Make sure to test your connection (WiFi or ideally cable) beforehand. If at home or you have low bandwidth, ensure you have exclusive use of the connection and that others aren’t attempting to stream or download. Keep in mind that a borrowed interview room in the depths of your office won’t have a good mobile signal if you’re planning to use that. Also avoid using your phone as a WiFi hotspot for your laptop unless you are very confident of the signal.
Check that both sides know account and connection details. Skype can be especially problematic in this regard. If using WhatsApp or Skype (rare but still used!) decide who is calling who if necessary. Agree a backup plan e.g. a mobile number, but don’t be tempted to give up on the video option. Telephone calls are not a substitute for a thorough virtual interview. There is no excuse for claiming to not be au fait with video technology as it has become part of normal life. Furthermore, if you can’t get it right during an interview, then the interviewer may wonder if you can handle video communications during the role if they were to hire you.
3. Close all apps
Close other programmes that may cause interruptions or distracting notifications such as Outlook, Facebook and Twitter. Not only can it throw you off, and use bandwidth, it can also appear unprofessional as it could be noticed by the interviewer that you’re constantly glancing away. Turn off any notifications to ensure nothing disturbs the interview.
4. Keep your account professional
With some video apps there may be account names or photos. The prospect of an interview with “kittenluvver123xxx” is hardly going to fill an employer with optimism. Perhaps stick to your name or initials to maintain professionalism. Also, ensure the account doesn’t reveal unhelpful personal information or unprofessional photographs. Family pictures are fine if the agreed format is clearly using a personal medium e.g WhatsApp but again caution is advised.
5. Do a trial run of the video interview
Practice in advance and perhaps a trial run with a friend. There are also great practice interview tools available on line and you can record and then review how you come across.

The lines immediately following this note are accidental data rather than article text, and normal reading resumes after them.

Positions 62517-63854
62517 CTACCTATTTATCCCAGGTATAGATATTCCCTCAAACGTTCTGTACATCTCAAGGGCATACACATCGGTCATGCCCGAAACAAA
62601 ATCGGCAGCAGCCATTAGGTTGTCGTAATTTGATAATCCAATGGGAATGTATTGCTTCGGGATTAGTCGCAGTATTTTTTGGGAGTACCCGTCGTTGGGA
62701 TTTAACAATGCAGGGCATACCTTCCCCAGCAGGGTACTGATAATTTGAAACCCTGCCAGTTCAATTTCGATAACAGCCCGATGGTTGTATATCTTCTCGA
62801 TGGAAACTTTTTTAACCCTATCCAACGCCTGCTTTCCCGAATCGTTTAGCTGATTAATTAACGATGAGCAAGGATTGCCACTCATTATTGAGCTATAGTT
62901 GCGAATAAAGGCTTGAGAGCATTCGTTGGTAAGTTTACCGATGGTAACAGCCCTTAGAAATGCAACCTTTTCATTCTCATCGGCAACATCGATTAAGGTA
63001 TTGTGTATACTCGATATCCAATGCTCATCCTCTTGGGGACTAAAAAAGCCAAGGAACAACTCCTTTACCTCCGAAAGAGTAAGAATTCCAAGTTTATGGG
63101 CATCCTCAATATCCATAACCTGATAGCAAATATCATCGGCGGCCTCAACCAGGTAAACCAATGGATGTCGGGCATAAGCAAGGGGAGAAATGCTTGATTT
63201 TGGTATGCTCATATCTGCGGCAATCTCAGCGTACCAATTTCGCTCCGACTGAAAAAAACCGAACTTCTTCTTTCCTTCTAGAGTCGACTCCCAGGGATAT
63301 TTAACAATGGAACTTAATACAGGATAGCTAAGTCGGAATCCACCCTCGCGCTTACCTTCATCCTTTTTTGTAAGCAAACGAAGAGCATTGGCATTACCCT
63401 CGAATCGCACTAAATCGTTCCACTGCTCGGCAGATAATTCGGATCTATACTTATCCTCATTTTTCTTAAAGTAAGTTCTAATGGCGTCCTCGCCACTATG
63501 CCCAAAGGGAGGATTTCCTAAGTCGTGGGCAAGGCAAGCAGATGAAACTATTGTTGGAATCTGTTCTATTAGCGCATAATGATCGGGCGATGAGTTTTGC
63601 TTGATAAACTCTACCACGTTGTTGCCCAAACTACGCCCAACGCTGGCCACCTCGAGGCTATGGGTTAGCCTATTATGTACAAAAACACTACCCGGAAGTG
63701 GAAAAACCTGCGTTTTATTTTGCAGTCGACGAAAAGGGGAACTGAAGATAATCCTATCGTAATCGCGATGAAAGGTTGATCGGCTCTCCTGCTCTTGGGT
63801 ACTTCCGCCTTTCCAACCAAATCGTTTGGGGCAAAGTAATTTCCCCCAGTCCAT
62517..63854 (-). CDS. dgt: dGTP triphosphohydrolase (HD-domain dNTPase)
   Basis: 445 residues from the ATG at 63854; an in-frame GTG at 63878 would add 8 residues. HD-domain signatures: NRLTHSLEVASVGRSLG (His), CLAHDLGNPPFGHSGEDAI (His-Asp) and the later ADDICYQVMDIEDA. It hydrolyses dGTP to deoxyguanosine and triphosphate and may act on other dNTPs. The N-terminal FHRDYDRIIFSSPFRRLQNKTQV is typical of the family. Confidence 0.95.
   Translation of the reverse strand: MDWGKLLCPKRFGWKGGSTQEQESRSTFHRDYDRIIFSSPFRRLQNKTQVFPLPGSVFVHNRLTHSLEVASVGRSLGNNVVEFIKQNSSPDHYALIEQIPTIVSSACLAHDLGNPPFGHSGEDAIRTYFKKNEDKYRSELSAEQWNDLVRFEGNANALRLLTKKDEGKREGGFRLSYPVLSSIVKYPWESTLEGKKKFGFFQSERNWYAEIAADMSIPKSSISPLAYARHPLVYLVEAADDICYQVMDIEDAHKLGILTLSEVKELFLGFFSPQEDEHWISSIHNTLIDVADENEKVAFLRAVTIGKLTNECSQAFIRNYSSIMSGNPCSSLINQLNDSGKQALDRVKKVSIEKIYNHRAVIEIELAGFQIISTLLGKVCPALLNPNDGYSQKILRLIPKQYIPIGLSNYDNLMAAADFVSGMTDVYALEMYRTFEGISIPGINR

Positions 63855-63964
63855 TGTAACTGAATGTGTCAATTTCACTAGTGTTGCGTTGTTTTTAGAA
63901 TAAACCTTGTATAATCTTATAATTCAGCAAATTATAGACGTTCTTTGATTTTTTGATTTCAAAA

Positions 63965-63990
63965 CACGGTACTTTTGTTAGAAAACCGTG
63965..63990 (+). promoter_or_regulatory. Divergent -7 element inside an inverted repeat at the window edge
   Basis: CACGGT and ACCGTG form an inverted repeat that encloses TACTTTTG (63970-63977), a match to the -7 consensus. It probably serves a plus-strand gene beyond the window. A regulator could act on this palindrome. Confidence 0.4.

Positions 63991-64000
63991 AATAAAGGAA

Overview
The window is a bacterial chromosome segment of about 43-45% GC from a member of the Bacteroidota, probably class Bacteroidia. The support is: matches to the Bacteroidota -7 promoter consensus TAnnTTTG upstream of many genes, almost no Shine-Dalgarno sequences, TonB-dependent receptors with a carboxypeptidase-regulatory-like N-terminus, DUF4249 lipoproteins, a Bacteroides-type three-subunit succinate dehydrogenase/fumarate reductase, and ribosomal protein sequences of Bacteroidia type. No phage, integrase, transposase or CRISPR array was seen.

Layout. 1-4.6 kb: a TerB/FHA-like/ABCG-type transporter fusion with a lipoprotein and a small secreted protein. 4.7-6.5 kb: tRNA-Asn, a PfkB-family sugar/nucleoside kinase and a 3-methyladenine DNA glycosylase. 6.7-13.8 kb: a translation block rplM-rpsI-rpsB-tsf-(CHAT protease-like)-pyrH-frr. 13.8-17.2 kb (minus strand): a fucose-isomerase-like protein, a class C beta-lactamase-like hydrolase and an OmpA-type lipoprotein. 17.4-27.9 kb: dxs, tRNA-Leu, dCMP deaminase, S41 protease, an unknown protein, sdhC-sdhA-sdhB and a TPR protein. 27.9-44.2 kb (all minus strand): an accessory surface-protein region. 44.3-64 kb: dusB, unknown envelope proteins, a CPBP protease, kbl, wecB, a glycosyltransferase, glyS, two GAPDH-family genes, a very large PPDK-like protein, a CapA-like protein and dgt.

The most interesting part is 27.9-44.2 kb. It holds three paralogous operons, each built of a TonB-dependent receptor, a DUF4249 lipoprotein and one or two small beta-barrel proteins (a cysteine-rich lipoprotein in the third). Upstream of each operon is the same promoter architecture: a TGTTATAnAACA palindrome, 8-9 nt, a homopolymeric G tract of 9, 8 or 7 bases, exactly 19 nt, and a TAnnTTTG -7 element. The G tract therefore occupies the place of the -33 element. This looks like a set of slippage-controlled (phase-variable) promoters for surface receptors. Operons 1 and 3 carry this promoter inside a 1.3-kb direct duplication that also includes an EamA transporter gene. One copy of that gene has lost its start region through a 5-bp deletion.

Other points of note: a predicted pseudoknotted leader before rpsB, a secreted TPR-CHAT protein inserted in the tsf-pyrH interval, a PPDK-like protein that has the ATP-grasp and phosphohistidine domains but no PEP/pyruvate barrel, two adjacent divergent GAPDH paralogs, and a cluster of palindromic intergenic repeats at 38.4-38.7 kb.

6. Rehearse screen sharing
Not everyone is familiar with this but it’s entirely possible you might wish to share documents or other information to go through. Ensure you know how to do so and, in particular, that the correct versions of the right documents (CV for example) are available and obvious when you click on “Share Screen”, rather than anything confidential or personal.
General preparation for your interview
7. Questions and answers
Consider your answers to likely interview questions and how to show your suitability for the management consultancy role. Also have a few questions of your own, although nothing which could indicate a lack of preparation! Clear interest and enthusiasm is very important and are demonstrated by prep and great questions.
8. Background and lighting
Remember the other person will see everything around you, so keep distractions and clutter to a minimum and keep it professional. A plain background is best. Make sure there are no filters in place. We’ve all seen the articles showing Zoom fails where backgrounds or filters cause mayhem.
Where possible use the preview screen option to check what the scene looks like. Don’t look down into the camera: it’s a very unflattering angle and for the other person peering up your nostrils and past your head to the ceiling or light fixture isn’t great. They will be unimpressed by a cameo appearance by the dog (or anyone else for that matter) or a pile of dirty laundry in the background. A glass of water in front of you might be wise, but a chipped Superman mug less so. Ensure you are in a quiet place where you won’t be disturbed.